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Federal election promise about changes to home loans welcomed

By Tara Whitsed

A Shepparton real estate agent has welcomed a federal election promise about changes to home loans, but said the scheme must be monitored correctly.

Stockdale and Leggo director Scott Butler said the scheme, firstly a Coalition promise then quickly matched by Labor, would be a positive step to reignite city capital with the country market flowing on six months after that.

The election promise would have first home buyers receive Federal Government support with their 20 per cent house deposit regardless of who wins the federal election on Saturday.

Prime Minister Scott Morrison announced the new scheme at the Liberal election campaign launch in Melbourne on Sunday, outlining the fact first home buyers would only need to save for a five per cent deposit.

Shadow treasurer Chris Bowen said Labor would match this commitment.

While Mr Butler welcomed the initiative, he said it would be wise to include financial guidance to first home buyers within the scheme and suggested this would be a good regulation to include within the legislation.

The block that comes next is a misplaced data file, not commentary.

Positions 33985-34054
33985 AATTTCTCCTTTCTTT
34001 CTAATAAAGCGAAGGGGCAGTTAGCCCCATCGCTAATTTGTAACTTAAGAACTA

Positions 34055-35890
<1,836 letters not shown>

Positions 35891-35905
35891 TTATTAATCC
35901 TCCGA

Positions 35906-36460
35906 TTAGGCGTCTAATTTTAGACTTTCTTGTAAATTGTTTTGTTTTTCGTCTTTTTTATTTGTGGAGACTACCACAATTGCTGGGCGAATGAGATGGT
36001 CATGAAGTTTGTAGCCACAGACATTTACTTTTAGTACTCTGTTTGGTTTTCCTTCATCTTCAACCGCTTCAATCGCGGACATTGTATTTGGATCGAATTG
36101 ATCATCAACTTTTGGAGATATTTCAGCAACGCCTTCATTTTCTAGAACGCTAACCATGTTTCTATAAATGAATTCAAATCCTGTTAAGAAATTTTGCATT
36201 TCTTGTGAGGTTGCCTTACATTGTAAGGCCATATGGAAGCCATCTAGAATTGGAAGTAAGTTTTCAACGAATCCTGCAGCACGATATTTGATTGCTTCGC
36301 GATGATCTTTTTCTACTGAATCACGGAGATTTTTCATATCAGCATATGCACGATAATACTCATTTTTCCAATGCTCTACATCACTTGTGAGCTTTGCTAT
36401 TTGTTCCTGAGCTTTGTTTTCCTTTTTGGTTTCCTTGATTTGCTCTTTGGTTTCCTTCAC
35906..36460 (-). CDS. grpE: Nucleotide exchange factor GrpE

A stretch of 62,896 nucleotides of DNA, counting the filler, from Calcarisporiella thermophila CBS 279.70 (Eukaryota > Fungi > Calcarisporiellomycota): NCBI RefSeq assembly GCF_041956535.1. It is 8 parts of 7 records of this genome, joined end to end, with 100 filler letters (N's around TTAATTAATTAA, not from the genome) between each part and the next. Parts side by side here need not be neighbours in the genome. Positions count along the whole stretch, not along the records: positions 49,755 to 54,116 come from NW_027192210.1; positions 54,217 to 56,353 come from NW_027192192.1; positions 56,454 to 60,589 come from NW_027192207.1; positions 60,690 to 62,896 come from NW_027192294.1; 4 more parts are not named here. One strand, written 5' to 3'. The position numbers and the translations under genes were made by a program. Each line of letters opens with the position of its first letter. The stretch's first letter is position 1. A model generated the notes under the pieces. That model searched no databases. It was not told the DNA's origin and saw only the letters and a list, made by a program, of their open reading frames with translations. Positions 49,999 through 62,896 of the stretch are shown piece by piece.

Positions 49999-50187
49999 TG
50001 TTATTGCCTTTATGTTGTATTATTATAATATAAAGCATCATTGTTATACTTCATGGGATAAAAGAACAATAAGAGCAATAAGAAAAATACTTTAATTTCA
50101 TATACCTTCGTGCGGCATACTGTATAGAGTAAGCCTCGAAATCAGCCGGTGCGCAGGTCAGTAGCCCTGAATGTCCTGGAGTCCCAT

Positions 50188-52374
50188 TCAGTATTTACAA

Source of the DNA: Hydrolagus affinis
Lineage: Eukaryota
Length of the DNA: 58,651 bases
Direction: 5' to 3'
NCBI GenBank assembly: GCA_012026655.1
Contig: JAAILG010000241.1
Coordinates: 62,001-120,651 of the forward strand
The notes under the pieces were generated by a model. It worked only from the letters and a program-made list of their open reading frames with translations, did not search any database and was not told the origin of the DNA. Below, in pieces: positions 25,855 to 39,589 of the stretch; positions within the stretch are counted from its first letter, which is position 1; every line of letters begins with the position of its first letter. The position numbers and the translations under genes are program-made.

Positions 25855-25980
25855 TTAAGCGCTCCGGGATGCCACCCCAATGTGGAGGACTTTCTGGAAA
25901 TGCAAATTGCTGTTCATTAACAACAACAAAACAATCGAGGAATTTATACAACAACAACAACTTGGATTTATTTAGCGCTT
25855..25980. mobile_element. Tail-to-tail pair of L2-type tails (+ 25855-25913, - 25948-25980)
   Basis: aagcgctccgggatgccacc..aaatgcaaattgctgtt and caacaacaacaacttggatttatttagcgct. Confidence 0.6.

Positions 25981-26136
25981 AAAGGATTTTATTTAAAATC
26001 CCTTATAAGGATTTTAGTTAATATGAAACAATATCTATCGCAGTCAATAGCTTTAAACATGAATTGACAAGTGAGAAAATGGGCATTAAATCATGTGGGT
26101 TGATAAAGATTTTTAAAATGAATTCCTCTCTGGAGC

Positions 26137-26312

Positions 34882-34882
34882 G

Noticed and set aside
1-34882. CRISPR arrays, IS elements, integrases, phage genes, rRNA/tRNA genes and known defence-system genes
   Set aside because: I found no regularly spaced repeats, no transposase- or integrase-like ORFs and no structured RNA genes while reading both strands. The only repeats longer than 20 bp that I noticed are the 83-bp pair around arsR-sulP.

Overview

‘‘It will certainly stimulate the first home buyer market which, in turn, will stimulate other markets,’’ he said.

Under the plan, the National Housing Finance and Investment Corporation — which Mr Morrison established when he was treasurer — would guarantee the difference between five per cent of a house’s purchase price and the 20 per cent deposit.

Shepparton real estate agent Ken McNamara was eager to learn more information about the entire scheme before passing judgement on its effect on the region’s housing market.

‘‘I’d like to see more details about it and then we’d know how it’s going to affect everything,’’ he said.

The prime minister said the plan would allow singles earning less than $125000 a year and couples earning less than $200000 a year to get into the housing market for the first time.

‘‘The support would stay in place for the life of the loan,’’ Mr Morrison said at the announcement.

The scheme would give preference to smaller banks and the non-bank lenders, who would still do the normal checks on the borrowers to make sure they could meet their repayments.

‘‘This isn’t free money,’’ Mr Morrison said.

However, Mr Butler highlighted the fact Labor’s decision to reform negative gearing could have a detrimental effect on the market, if elected.

He said the current market was propped up by private investor money and without the incentive for these investors to remain, there could be a downward turn on the market.

‘‘If they pull out because there’s no incentive, then (the market) needs to be propped up by government housing,’’ he said.

‘‘Therefore, you’ve got this yin and yang thing happening.’’

The home loan scheme, which would start next year, would run alongside the government’s first home supersaver scheme and other state-based initiatives.

— with AAP